Use this URL to cite or link to this record in EThOS: https://ethos.bl.uk/OrderDetails.do?uin=uk.bl.ethos.815875
Title: The production and purification, by an affinity method, of a secreted glycosylated fusion protein from Saccharomyces cerevisiae
Author: Rossi, Gregory P.
Awarding Body: University of London
Current Institution: University College London (University of London)
Date of Award: 1995
Availability of Full Text:
Access from EThOS:
Full text unavailable from EThOS. Please try the link below.
Access from Institution:
Abstract:
The system employed in this work consisted of a bacterial β-lactamase gene fused to the secretion and promotion regions of the homologous Saccharomyces cerevisiae SUC2 gene which included the coding for the first 30 amino acid residues of yeast invertase. Escherichia coli β-lactamase was used as it is a prokaryotic product and therefore contains no eukaryotic sorting signals and no sites for fortuitous glycosylation, it is also adapted to crossing membranes as it is secreted to the periplasm in E. coli. Investigations into maximizing product formation using the transformed strain DBY746.1 showed a differential in the product obtained between complex and minimal media in the fermenter culture although expression levels in both systems were identical. This phenomenon was shown to be due to interfacial effects and not proteolytic degradation resultant from to nutrient limitation in minimal media. The degradation was observed at both shake flask and fermenter scales and was prevented by the addition of surfactants. A variety of methods designed to increase the yield of the fusion protein revealed a relationship between growth rate and both expression and secretion of the heterologous product. It was shown that mid logarithmic phase cells do not only have greater expression levels but also a greater secretion ability dependant on the rate of growth. The growth and induction systems were scaled up from shake flask to 1001 pilot plant scale. These systems gave enhanced secreted product yield over shake flask induction systems. Having produced enough protein for characterization work investigations into a purification system were made. After initial routine purification steps proved unsuccessful, an immuno-affinity chromatography stage was developed to facilitate separation of the protein of interest. The pure product was then subjected to initial glycan characterization confirming the linkage and chain type and number of chains.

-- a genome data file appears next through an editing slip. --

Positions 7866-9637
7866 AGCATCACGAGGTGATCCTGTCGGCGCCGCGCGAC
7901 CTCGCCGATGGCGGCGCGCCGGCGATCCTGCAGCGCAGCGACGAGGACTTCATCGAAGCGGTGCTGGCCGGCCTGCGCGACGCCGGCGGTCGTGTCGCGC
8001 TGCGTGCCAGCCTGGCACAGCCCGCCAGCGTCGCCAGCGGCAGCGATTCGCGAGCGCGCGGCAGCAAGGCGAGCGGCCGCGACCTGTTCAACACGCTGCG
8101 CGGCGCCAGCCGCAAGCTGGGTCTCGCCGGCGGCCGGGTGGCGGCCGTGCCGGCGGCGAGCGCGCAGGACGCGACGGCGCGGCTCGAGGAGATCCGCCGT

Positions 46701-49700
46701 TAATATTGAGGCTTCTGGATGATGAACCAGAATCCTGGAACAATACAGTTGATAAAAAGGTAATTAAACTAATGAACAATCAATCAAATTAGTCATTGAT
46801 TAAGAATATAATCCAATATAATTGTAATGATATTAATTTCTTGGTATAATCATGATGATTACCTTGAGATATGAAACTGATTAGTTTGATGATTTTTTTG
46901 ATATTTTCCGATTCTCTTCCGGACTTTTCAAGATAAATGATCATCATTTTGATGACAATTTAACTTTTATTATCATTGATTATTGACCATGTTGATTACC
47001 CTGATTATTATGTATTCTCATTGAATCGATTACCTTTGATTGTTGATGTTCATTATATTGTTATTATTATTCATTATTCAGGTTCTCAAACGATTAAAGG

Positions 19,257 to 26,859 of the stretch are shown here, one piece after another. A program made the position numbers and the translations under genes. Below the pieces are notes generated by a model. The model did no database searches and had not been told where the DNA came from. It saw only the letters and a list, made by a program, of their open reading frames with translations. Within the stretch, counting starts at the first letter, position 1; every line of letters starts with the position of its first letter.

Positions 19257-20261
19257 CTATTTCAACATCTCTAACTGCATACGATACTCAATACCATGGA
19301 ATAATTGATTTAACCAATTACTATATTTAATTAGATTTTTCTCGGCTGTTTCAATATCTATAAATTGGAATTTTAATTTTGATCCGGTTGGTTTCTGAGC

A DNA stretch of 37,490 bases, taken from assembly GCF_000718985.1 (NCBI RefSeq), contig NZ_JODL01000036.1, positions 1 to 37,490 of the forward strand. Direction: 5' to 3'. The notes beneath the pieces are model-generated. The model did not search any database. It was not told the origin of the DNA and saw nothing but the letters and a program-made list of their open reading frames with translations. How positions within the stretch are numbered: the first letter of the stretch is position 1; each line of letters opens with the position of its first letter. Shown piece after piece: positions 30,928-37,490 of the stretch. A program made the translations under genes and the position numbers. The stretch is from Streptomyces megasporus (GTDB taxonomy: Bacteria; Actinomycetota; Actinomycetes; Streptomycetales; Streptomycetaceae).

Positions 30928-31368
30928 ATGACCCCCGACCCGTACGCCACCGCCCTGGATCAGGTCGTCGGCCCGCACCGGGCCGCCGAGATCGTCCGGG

Supervisor: Not available Sponsor: Not available
Qualification Name: Thesis (Ph.D.) Qualification Level: Doctoral
EThOS ID: uk.bl.ethos.815875  DOI: Not available
Share: